Julian Cane, manager of CT UK Capital & Income Investment Trust, part of Columbia Threadneedle Investments, discusses why performance of the UK market lagged that of many other countries, despite its recovery since October 2022, and outlines investment opportunities to be had.
Despite the apathy surrounding UK equites, Julian Cane at Columbia Threadneedle Investments believes that there are some great bargains to be had.
“It is difficult to remember a time when the feeling around the UK market has been so dull,” Cane said at a media event last Thursday. “Over the years, there has been a steady selling pressure on UK equities. UK pension funds historically held 50 per cent of their assets in UK equities and now this is closer to 2 per cent. This is a result of UK pension legislation, as well as accounting and risk aversion.
“Other reasons investors don’t find UK stocks very attractive is because we don’t have a material exposure to a lot of tech stocks, artificial intelligence being the flavour of the month or of the year. The UK index is heavily skewed to natural resources, notably mining and energy stocks. It’s very commodity related which is why some investors may be slightly cautious,” he continued.
He highlighted how valuations of UK equities are at remarkably low levels, with the UK being the cheapest global region on a median stock basis. The UK market relative to the world market has traded at a 20 per cent discount to the World Index. “We have less tech stock which are highly valued and more commodity stocks which are low valued. In recent years, that discount has widened considerably,” he said.
“The UK is trading at a substantial discount compared to the US and Europe ex-UK, due to the apathy and buyers' strike in UK equities. International investors may also think that the UK economy is more vulnerable to a market set back,” he continued.
“The UK has been expected to have a recession for some years now, but it hasn’t happened. In fact, the Bank of England revised its forecasts two weeks ago, getting the UK out of recession and towards growth. We are still not in a strong place but Germany, for instance, has gone into recession,” he added.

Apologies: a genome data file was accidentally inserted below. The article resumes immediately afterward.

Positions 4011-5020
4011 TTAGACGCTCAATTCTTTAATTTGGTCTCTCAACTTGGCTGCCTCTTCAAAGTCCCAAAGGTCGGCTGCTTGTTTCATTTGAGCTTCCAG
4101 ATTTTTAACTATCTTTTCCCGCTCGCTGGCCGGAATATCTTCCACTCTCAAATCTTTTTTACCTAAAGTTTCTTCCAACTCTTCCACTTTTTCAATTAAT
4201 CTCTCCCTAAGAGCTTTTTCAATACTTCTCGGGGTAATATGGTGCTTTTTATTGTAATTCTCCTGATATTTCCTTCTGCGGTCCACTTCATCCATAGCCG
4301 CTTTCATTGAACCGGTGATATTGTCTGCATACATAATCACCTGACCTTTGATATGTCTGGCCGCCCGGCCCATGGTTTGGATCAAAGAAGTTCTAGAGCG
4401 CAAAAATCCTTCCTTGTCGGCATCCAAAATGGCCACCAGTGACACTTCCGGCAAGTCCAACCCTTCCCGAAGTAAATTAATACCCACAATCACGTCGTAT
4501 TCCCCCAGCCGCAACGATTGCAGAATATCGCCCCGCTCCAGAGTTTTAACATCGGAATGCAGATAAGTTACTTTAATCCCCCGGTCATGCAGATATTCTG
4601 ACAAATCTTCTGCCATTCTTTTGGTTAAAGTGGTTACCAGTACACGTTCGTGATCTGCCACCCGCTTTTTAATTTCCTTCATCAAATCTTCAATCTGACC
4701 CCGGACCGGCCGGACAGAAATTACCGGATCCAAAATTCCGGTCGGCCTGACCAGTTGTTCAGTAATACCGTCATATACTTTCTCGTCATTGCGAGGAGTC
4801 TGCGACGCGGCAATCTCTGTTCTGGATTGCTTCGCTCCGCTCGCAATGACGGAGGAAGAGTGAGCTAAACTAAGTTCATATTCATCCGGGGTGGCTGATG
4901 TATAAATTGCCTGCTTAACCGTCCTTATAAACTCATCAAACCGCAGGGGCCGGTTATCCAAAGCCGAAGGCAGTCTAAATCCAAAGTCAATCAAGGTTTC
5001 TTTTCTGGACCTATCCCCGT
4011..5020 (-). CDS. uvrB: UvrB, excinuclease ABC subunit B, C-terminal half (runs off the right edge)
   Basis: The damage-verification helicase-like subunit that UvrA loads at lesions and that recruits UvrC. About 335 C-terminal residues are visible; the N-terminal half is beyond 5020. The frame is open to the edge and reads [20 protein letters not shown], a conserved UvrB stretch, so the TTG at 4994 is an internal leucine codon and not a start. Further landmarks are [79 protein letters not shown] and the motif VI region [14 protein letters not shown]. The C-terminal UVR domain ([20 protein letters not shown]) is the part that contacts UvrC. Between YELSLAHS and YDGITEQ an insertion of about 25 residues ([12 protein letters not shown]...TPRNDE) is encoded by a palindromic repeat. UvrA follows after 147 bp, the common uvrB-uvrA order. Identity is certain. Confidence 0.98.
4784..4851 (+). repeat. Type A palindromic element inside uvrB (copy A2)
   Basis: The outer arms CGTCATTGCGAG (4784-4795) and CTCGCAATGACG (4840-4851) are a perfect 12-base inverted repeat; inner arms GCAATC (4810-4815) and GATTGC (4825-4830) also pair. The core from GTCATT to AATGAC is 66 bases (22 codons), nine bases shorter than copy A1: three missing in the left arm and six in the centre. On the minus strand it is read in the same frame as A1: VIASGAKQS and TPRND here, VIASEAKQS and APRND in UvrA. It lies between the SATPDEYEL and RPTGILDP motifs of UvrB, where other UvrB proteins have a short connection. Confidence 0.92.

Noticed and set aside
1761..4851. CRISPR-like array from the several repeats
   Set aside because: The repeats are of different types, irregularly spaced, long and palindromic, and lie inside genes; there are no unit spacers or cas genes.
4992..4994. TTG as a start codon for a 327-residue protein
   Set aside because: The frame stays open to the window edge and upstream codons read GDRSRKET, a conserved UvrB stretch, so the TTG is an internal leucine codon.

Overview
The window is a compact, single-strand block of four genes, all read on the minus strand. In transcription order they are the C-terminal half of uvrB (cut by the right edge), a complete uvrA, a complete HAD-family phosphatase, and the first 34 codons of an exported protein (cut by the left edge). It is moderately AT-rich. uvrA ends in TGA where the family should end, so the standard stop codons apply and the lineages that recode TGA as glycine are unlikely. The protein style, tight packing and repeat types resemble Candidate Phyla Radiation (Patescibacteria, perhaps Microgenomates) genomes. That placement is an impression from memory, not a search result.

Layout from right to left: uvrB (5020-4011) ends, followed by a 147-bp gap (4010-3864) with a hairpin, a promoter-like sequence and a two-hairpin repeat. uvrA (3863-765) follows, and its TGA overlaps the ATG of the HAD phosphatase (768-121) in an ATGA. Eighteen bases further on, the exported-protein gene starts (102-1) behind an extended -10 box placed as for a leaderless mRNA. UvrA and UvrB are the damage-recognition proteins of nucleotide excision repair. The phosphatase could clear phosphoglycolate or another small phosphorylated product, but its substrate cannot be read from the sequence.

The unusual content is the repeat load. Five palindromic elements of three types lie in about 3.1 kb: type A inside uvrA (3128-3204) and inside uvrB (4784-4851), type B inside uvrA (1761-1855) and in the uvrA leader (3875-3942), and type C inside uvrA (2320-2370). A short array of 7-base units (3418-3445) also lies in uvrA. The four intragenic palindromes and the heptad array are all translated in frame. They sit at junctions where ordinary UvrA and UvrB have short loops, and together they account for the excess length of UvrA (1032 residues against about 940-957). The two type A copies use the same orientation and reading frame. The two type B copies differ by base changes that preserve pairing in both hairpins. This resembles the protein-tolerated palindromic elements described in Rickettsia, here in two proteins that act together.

“The economic models we have may have worked over the past decade but they are not working now as well as had hoped. We have moved to a situation now where the Bank of England makes decisions on the basis of last month’s inflation figures,” he said.
“Anyone putting money into equities should anticipate an economic slowdown but there may be good periods too. Investors have to think whether they are investing at the right price, rather than worry about the economy. Private equity firms and other companies are looking to take advantage of the value that is out there and the low multiples and bargains around,” he continued.
“Firms are also starting to look at listing in other markets like the US as they can get better valuation for their business. In our CT UK Capital & Income Investment Trust, we are UK investors in UK equities but we can also invest outside of our benchmark and can hold firms like Ferguson which we have had a number of years," he said.
CT UK Capital & Income Investment Trust
The trust seeks to generate long-term capital and income growth from a portfolio consisting mainly of FTSE All-Share companies, and has outperformed its benchmark over the long term under Cane for over 25 years.
Top 10 holdings include consumer staples like Unilever and Diageo as well as AstraZeneca in the health care sector. One of its larger investments is financial firm Burford Capital which performed well in April, after a US senior district judge found in favour of Burford in its litigation against Argentina.
The trust also published its half-yearly results on Wednesday, outperforming its benchmark, despite macroeconomic disruptions. The London-based investment company said that net asset value per share total return for the half year ended 31 March was 12.4 per cent, slightly outperforming the FTSE All-Share index benchmark total return of 12.3 per cent. This NAV total return marked a significant rise from negative 1.3 per cent at the same point last year.
The company said its NAV per share was 305.29 pence, up from 277.66p on 30 September last year. However, CT UK Capital's NAV per share was down from 320.49p at this point last year. The company also announced a dividend for the first half of 5.50 pence per share, up 3.8 per cent from 5.30p the previous year. Cane said that it has increased its dividend every year since its launch in 1992, with dividend growth well ahead of inflation.
Chair Jonathan Cartwright added: "The recovery of the company's share price and net asset value per share, together with a further increase in the dividend, are indicative of the robustness of our investment strategy which continues to provide the opportunity to deliver attractive longer-term investment returns to shareholders."